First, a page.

Chevrolet Bolt EV Test Drives At 2016 CES – Videos

JAN 6 2016 BY MARK KANE 56

Chevrolet Bolt EV is the Future Car for Everyone | Mashable CES 2016

Chevrolet Bolt EV is the Future Car for Everyone | Mashable CES 2016

Mashable was one of the first new outlets to test the 2017 Chevrolet Bolt EV on the small demonstration track at 2016 CES.

First of all, the Bolt EV, with range of some 200 miles and a price of around $30,000 after incentives, could certainly be a game changer, because there are no other affordable, long-range EVs on the market.

Around half of the range can be replenished in 30 minutes using 50 kW Combo DC fast chargers (we don’t know yet whether Bolt EV will accept more power if 100+ kW CCS chargers become available).

There is 10.2-inch touchscreen in the middle and an interesting rear view mirror with option to be a display for the rear view camera.

Mashable notes also advanced Bluetooth implementation:

“Chevy has also fitted the Bolt with low-energy Bluetooth. That means its Bluetooth is always on and always searching for your smartphone. Get within 100 feet of the car and it’ll pair with your car. As if to show you it knows your coming, as soon as the Bluetooth connection is made, the car’s lights will come on. This, as you might imagine, will be helpful finding your Bolt in a dark parking lot.

Moreover, it aides in switching to your car’s Bluetooth in the middle of a call. Although it taps into your phone, the Bolt won’t takeover the call until you tell it to on the MyLink screen. The low-energy Bluetooth also allows owners to pair as many as 10 devices and the onboard 4G LTE Wi-Fi hotspot supports up to seven devices at once.”

Below you’ll find CNET’s video of the Chevy Bolt:

And yes, neither of these videos were supposed to be released before CEO Barra’s keynote speech and reveal today at 1PM(PT)4PM(ET)…big media FTW!

Source: Mashable

Categories: Chevrolet

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56 Comments on "Chevrolet Bolt EV Test Drives At 2016 CES – Videos"

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I sure hope it will accept faster than 100kw charging. Charging it with 50kw, just gives you a higher starting range. For longer distance driving, it also needs higher power chargers.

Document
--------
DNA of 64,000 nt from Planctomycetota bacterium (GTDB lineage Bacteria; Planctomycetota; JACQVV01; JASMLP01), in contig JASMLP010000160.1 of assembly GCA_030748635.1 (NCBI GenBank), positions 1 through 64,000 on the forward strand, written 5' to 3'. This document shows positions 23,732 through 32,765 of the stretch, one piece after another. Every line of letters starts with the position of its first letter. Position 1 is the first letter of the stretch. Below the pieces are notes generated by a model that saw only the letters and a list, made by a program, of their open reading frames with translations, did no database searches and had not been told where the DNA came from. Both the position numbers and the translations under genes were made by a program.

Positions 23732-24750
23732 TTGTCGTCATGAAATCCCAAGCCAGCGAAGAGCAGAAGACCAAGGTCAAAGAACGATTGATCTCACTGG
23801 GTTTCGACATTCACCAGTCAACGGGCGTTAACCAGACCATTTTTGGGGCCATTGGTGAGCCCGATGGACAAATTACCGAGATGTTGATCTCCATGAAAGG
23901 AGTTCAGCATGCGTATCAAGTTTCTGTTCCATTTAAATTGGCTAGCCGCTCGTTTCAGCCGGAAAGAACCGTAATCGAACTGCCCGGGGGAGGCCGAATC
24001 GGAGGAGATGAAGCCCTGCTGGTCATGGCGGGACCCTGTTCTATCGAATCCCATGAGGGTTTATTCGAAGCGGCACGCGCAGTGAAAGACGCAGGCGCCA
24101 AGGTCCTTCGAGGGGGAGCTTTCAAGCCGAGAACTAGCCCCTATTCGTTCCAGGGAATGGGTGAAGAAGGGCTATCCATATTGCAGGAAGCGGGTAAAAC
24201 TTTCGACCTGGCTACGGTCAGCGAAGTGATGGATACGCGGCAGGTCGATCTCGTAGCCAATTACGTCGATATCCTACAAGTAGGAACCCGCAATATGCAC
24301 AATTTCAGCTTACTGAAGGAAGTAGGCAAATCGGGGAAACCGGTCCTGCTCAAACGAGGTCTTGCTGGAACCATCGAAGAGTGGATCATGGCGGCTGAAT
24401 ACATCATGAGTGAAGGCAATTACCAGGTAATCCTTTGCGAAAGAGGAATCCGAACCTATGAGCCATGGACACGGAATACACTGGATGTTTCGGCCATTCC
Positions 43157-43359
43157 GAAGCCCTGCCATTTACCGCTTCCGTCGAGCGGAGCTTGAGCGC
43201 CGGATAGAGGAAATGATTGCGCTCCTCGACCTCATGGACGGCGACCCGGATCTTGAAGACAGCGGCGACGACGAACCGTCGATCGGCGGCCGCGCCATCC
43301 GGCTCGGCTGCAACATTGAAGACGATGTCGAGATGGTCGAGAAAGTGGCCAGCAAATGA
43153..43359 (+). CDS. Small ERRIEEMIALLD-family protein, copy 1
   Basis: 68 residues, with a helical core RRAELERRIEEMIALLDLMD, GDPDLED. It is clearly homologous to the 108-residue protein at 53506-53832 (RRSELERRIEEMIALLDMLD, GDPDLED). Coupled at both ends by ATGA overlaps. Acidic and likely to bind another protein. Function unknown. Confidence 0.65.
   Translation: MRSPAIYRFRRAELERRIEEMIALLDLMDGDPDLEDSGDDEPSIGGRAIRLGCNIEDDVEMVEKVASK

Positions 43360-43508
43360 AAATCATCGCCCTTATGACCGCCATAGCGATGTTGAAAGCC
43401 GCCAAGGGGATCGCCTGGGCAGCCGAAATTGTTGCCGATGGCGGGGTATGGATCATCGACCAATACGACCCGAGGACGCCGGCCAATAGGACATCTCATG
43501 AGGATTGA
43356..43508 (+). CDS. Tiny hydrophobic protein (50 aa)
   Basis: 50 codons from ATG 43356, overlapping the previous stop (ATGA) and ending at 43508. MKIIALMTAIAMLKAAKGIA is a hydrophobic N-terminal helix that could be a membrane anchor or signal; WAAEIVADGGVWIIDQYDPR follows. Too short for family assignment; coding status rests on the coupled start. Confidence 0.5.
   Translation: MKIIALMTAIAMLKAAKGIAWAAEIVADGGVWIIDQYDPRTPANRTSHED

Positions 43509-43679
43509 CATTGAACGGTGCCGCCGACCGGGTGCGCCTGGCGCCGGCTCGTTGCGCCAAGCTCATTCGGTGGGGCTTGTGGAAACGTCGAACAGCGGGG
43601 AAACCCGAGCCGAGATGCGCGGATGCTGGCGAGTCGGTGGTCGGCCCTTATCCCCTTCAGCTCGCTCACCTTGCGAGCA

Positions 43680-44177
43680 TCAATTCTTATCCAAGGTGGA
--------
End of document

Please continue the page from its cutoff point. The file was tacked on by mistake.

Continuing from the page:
It also provides a longer period before taper begins, even at 50 kW.

For example, a Nissan LEAF starting charge at 25% SOC will pull approximately 48 kW from a 50 kW charging station, but after 15 minutes it drops to 26 kW. Average power 37 kW, approximately 9 kWh delivered = 30 miles in 15 minutes, 2 miles per minute.

After 30 minutes, charge will be around 12 kW – still twice as fast as 30A J1772 AC. Average power will be around 27 kW, approximately 13.5 kWh delivered = 45 miles in 30 minutes, 1.5 miles per minute.

A Bolt starting charge at the same 25% SOC should be able to pull the full 50 kW for the first 30 minutes, delivering 25 kWh = 83 miles in 30 minutes, 2.8 miles per minute.

This is not much slower than a Tesla Supercharger for a Model S 60 – starting at 25% SOC, it will take an S 60 approximately 26 minutes to recharge 83 rated miles. (Model S 90D is 17 minutes and change for the same distance).


SparkEV pulls 45kW (or 48kW) using 50kW CCS to 80% battery capacity. If Bolt is anything like SparkEV but with 60kWh battery, it’ll pull 48kW for about 50 minutes.

Tesla with its steep charge taper, even with 90kW supercharger pulls at least 60kW on average, 120kW supercharger pullling 80kW on average, to 80% battery. If Bolt is more efficient in mi/kWh, it would make up some for lower average power, but it won’t exceed Tesla.

I find that SparkEV at 96% charger utilization (48 kW to 80%) to come to about 80% of Tesla Supercharger in terms of mi added per unit time. Since most (all?) CCS are only 50kW, Bolt won’t do any better. Data in my blog in case link disappears.

Alan Campbell

YES….it will. That’s what the Combo Charging initiative that Ford, VW, GM and others are working on in Europe. Backwards compatibility for future charging up to 250 kW.


For years Tesla was alone in the EV space, but I think GM is showing a very serious contender.

This car looks great. From the video’s the battery looks well hidden leaving plenty of trunk and passenger space.